The District Court enjoined the Department from enforcing Subpart E and one section of Subpart G (5 C.F.R. § 9701.706(k)(6)). It invited DHS, however, to submit a proposed order that would "more selectively enjoin Subpart E in a manner otherwise comporting with [the court's] memorandum opinion." Id. at 38. The Department then filed a motion to alter or amend the District Court's judgment under Federal Rule of Civil Procedure 59(e). The Department sought to have the court limit its injunction to five discrete subsections of Subpart E. The District Court denied the motion:
Having given the Court's ruling the most narrow of interpretations, the [Department] argue[s] that the remainder of Subpart E is severable from five specific regulations they state were held to be invalid. The principal flaw in this argument is that the Court disallowed all parts of the Regulations that allow the unilateral repudiation of lawful contracts — whether by issuance of directives, policies and rules, or other means. Inasmuch as there are significant additional avenues by which DHS would allow itself to ignore its contractual obligations, and the [Department] suggest[s] no modification to those regulatory provisions that would bring the Regulations into conformity with the Court's ruling, the Court declines to modify its August 12, 2005, Memorandum Opinion and Order.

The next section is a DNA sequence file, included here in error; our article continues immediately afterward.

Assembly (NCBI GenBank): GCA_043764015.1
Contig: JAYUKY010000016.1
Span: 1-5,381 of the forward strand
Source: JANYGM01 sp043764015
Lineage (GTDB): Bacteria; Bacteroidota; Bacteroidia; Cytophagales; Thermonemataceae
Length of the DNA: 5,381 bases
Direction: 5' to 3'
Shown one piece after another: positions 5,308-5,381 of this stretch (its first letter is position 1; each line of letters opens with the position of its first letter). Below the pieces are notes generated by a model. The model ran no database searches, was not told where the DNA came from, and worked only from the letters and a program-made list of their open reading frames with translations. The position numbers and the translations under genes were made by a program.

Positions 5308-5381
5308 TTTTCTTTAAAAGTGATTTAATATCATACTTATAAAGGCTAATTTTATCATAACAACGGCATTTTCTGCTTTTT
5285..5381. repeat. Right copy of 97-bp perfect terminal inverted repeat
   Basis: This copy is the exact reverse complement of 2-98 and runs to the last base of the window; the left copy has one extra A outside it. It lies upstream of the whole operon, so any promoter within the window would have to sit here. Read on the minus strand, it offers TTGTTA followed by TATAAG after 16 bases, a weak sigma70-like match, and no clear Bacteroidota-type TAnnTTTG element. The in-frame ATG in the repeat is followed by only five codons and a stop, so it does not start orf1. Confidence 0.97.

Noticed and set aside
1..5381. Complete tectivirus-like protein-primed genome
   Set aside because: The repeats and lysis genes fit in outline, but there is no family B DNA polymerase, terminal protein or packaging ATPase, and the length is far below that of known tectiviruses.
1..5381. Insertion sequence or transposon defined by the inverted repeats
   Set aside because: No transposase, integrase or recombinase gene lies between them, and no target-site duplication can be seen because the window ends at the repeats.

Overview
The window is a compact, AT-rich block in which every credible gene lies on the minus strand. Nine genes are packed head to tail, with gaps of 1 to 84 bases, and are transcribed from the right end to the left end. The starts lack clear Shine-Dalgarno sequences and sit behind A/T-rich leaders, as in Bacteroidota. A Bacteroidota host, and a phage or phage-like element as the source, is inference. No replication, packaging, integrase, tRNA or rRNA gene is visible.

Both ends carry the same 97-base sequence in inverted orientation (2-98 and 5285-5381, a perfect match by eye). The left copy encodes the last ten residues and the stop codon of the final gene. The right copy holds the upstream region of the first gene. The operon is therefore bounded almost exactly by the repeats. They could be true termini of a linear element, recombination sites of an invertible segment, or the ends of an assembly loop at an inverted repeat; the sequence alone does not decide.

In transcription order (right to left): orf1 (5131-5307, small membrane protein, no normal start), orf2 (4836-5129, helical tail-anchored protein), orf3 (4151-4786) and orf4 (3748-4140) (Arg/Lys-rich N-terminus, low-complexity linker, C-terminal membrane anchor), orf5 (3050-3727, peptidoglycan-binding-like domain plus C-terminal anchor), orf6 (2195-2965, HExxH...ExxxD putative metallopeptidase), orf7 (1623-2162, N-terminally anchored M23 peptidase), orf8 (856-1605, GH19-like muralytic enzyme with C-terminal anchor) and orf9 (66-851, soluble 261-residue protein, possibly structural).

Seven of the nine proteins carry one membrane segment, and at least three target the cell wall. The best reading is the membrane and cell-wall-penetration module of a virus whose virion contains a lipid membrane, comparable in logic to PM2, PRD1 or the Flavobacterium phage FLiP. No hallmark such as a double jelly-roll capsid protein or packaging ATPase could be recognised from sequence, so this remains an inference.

Chertoff II, 394 F.Supp.2d at 147.
DHS now appeals the District Court's judgment insofar as it holds that aspects of the HR system are inconsistent with the HSA. The Department also argues that, even if the District Court's legal rulings stand, a more narrow injunction is appropriate. The Unions cross-appeal three of the District Court's determinations: its denial of the Unions' claim that the regulations impermissibly restrict the scope of bargaining, its conclusion sustaining the role of HSLRB, and its finding that the expanded role of MSPB under the regulations is entitled to deference.
A. Standing and Ripeness